The Home Office has been accused of “hypocrisy” after it adopted the Pride flag on social media while threatening to deport a gay rugby player to a country where homosexuality is punishable by up to 21 years in prison.
Kenneth Macharia, 39, a gay man who plays for Bristol Bisons rugby club, was detained and threatened with deportation last November after a judge ruled he could live openly as a gay man in Kenya, despite sex between men being illegal.
The decision provoked a public outcry, with more than 100,000 people to sign a petition calling on the Home Office to halt his removal.
Mr Macharia, who arrived in the UK on a student visa in 2009 and first claimed asylum in May 2016, was released two weeks later on bail, but told by the judge that it was “not an indication that you will forever more be allowed to stay in the UK”.
Now, the Kenyan national from Somerset has received a letter from the Home Office revoking his right to stay in the UK. He is due to report to the Home Office on Thursday, at which point it is feared he will be detained and deported.
Politicians and campaigners pointed out that this decision was made at the same time that the Home Office changed the logo on its Twitter and Facebook profile photos so that it includes the Gay Pride rainbow flag.
Diane Abbott, Labour’s shadow home secretary, said, “Honouring the gay pride rainbow means actions, not just social media memes.
“We have a longstanding commitment in this country of granting asylum to those who fear persecution. It seems the Tories have forgotten this when it comes to supporting those who have a right to our help.”
Satbir Singh, chief executive of the Joint Council for the Welfare of Immigrants (JCWI), accused the Home Office of ”sickening hypocrisy”.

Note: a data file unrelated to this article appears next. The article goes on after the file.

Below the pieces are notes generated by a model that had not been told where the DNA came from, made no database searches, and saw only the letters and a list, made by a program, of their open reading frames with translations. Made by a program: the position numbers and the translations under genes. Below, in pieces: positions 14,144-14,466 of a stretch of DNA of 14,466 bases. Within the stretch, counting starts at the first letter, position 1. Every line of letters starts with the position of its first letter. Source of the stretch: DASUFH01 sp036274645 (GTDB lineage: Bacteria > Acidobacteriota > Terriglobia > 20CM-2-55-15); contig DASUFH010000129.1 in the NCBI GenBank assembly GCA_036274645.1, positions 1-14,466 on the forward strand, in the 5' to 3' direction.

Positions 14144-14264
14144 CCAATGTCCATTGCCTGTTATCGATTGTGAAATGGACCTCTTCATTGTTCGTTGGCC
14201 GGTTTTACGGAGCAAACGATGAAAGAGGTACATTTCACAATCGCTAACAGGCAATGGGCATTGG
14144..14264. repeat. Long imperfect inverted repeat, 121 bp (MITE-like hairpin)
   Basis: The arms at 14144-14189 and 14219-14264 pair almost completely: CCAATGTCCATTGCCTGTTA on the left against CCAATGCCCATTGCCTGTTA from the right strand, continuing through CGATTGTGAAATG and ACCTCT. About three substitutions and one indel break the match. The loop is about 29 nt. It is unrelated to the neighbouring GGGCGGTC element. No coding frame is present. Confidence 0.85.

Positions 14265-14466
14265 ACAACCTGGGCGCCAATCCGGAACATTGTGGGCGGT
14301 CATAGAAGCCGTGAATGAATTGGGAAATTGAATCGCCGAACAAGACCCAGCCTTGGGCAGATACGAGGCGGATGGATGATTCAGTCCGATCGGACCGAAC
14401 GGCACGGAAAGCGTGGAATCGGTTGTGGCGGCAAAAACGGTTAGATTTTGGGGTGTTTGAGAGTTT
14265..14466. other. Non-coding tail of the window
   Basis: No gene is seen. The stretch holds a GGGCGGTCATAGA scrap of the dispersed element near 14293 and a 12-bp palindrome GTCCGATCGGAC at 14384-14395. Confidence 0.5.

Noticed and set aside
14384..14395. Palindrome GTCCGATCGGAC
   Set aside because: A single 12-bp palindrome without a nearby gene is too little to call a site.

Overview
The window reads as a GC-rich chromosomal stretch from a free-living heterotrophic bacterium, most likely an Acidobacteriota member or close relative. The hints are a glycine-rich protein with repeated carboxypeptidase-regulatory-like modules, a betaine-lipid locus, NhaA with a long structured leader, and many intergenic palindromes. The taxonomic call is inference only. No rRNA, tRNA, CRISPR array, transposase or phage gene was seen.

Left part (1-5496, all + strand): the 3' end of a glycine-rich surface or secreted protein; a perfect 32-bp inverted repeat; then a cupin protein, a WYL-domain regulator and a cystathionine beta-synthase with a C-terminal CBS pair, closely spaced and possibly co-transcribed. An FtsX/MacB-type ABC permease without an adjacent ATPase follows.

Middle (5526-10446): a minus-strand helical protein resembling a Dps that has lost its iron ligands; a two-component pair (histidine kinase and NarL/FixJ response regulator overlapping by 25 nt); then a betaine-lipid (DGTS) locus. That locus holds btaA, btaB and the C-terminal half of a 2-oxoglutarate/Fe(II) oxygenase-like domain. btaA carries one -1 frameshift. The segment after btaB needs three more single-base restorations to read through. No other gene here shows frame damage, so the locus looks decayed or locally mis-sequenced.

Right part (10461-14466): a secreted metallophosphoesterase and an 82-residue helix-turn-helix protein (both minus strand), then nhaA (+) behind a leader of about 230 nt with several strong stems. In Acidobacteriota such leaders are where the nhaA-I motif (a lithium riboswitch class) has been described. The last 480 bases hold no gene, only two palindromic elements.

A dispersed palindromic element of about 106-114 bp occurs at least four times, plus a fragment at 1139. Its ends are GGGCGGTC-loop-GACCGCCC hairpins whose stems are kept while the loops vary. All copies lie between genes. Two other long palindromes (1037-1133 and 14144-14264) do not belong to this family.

He said the plan to deport Mr Macharia were “deeply shocking”, particularly as the Kenyan High Court has recently upheld gay sex as a criminal offence in Kenya.
“Ken Macharia is a talented rugby player who came here as a bright young student and has made the UK his home. Ken will be at serious risk of persecution in Kenya,” he added.
“The Home Office must urgently reverse its decision – to deport Ken would be to put an innocent man in danger.”
It comes after The Independent reported last year that the rate of rejected asylum claims from members of the LGBT+ community had surged by 52 per cent in three years, with 78 per cent of asylum claims that included a reference to sexual orientation refused.
Experts said the figures were “deeply worrying” and claimed the Home Office had “set the bar too high” for people seeking protection.
A Home Office spokesperson said: “This government has a proud record of providing protection for asylum seekers fleeing persecution because of their sexual orientation or gender identity.
“All available evidence is carefully and sensitively considered in light of published country information. All decisions on claims based on sexual orientation are subject to an additional safeguard reviewed by a second experienced caseworker.”
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